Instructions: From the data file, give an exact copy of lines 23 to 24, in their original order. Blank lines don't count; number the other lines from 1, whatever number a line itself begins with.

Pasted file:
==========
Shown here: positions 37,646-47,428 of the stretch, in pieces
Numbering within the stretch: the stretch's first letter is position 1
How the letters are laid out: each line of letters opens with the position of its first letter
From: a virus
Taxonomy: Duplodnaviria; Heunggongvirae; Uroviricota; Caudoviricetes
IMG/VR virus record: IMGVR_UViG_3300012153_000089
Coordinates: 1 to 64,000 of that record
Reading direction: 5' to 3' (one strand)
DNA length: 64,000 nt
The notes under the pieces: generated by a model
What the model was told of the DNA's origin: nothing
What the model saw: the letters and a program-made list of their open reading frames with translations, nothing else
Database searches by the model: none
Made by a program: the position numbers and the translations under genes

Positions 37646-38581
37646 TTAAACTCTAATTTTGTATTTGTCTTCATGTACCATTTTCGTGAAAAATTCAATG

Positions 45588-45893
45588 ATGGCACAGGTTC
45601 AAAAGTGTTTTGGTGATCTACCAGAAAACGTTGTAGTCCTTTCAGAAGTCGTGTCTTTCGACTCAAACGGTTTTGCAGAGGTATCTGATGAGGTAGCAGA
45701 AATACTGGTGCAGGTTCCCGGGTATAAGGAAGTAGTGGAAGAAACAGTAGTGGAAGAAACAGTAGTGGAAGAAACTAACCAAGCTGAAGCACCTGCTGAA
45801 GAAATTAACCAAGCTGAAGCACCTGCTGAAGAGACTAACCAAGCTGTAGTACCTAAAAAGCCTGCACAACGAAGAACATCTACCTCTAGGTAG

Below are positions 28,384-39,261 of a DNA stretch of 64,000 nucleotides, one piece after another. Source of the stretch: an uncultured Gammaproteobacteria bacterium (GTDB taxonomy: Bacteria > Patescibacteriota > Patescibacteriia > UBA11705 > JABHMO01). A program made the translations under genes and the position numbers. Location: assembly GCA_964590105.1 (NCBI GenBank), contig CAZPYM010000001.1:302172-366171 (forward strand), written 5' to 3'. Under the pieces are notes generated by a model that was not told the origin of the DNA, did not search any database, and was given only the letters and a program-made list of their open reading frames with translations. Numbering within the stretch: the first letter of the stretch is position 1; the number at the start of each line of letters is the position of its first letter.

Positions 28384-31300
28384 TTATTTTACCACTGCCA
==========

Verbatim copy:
Positions 28384-31300
28384 TTATTTTACCACTGCCA